Disclaimer: Teardowns are based on evidence found inside of apks (Android's application package) and are necessarily speculative and usually based on incomplete information. It's possible that the guesses made here are totally and completely wrong. Even when predictions are correct, there is always a chance that plans could change or may be canceled entirely. Much like rumors, nothing is certain until it's officially announced and released.

The features discussed below are probably not live yet, or may only be live for a small percentage of users. Unless stated otherwise, don't expect to see these features if you install the apk.

Change your route to nearby parking

Navigation apps are great for getting us to a place, but most of them have been designed with a bit of intentional tunnel vision. We might say we want to go to some place, but what we really mean is that we have to drive to a slightly different place to park, then walk (or whatever) to the real destination. The Google Maps developers are working to address this common scenario and help drivers make the decision to reroute to nearby parking.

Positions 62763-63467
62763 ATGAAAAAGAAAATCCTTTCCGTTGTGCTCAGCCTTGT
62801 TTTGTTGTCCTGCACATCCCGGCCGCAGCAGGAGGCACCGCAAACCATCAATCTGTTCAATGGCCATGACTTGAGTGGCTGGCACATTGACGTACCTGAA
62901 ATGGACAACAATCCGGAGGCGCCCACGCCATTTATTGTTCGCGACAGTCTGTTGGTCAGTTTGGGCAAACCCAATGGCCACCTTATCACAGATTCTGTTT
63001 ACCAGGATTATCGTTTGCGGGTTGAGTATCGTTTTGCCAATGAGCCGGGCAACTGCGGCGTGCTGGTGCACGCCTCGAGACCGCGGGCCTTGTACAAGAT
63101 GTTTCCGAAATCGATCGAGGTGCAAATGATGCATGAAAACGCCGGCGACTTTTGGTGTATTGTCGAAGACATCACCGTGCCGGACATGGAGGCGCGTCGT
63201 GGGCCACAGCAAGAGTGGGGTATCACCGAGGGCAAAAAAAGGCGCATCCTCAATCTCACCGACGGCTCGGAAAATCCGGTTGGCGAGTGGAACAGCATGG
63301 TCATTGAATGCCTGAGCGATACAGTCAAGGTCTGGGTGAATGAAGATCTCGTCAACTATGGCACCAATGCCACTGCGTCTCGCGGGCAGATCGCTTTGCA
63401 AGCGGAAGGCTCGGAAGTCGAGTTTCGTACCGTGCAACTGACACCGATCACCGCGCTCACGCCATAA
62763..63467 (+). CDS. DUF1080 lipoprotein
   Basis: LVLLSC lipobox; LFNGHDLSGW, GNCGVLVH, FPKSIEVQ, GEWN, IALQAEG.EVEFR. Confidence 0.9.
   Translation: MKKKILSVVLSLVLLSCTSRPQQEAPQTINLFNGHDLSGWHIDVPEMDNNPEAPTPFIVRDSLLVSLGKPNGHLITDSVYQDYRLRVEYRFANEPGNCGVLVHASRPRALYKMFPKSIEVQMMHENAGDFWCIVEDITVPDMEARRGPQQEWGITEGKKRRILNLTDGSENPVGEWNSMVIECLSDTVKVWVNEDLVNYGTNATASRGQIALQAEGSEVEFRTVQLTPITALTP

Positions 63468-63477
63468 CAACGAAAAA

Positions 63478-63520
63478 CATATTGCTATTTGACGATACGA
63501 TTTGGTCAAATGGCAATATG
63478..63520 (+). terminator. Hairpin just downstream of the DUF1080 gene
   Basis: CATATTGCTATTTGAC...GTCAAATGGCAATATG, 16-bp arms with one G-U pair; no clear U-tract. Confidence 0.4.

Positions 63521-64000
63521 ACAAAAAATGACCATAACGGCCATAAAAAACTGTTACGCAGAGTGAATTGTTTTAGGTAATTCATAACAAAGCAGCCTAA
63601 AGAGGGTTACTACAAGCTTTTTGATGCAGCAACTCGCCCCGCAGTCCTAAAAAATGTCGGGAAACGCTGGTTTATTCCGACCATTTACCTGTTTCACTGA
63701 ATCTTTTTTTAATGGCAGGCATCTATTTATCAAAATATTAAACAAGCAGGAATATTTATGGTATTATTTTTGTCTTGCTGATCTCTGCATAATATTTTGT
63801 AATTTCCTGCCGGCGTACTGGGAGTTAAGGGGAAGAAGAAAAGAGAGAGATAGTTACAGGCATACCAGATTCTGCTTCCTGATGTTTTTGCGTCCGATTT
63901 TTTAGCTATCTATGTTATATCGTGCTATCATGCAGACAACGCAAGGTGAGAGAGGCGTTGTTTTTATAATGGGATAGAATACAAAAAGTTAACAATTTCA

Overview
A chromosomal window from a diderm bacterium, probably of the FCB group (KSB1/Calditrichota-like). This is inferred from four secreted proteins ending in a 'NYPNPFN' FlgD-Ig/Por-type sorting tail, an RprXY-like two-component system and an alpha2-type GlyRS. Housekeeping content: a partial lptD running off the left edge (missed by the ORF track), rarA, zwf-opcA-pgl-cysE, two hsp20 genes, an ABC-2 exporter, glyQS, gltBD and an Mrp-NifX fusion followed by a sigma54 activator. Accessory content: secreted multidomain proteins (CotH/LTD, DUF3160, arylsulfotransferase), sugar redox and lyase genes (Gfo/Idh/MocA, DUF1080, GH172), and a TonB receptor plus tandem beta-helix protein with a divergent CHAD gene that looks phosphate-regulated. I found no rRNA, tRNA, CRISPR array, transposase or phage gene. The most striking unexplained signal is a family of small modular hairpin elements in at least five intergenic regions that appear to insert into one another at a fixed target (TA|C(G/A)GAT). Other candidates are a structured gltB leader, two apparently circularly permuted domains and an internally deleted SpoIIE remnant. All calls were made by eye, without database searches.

New text in the apk describes a feature that will prompt users to add a parking lot to their routes. Basically, it will offer to search for parking lots and garages near the destination and offer up a list. Users will then be able to pick a parking location, which will then be added to the route.


<string name="ACCESSIBILITY_ADD_PARKING">Adds the parking lot to the route.</string>
<string name="ACCESSIBILITY_ADD_PARKING_LONG">Adds %1$s as a parking lot on the route</string>

<string name="FIND_PARKING_NEAR_DESTINATION">Find parking near destination</string>

<string name="ADD_PARKING">Add parking</string>
<string name="EDIT_PARKING">Edit parking</string>
<string name="FIND_PARKING">Find parking</string>
<string name="PARKING_SEARCH_QUERY">Parking</string>
<string name="PARKING_SEARCH_FAILED">Can't search</string>
<string name="NO_PARKING_LOTS_FOUND">Can't find any parking lots or garages near there</string>
<string name="PARKING_NEARBY_DESTINATION">near %1$s</string>

Based on the wording, I assume the parking location will be placed immediately before the destination instead of replacing it, which makes sense if you need walking directions after parking the car. On the subject of walking, search results will be presented with an estimate of how long it will take to walk from a parking area to the final destination.

<string name="SEE_MORE_PARKING_OPTIONS">See more options</string>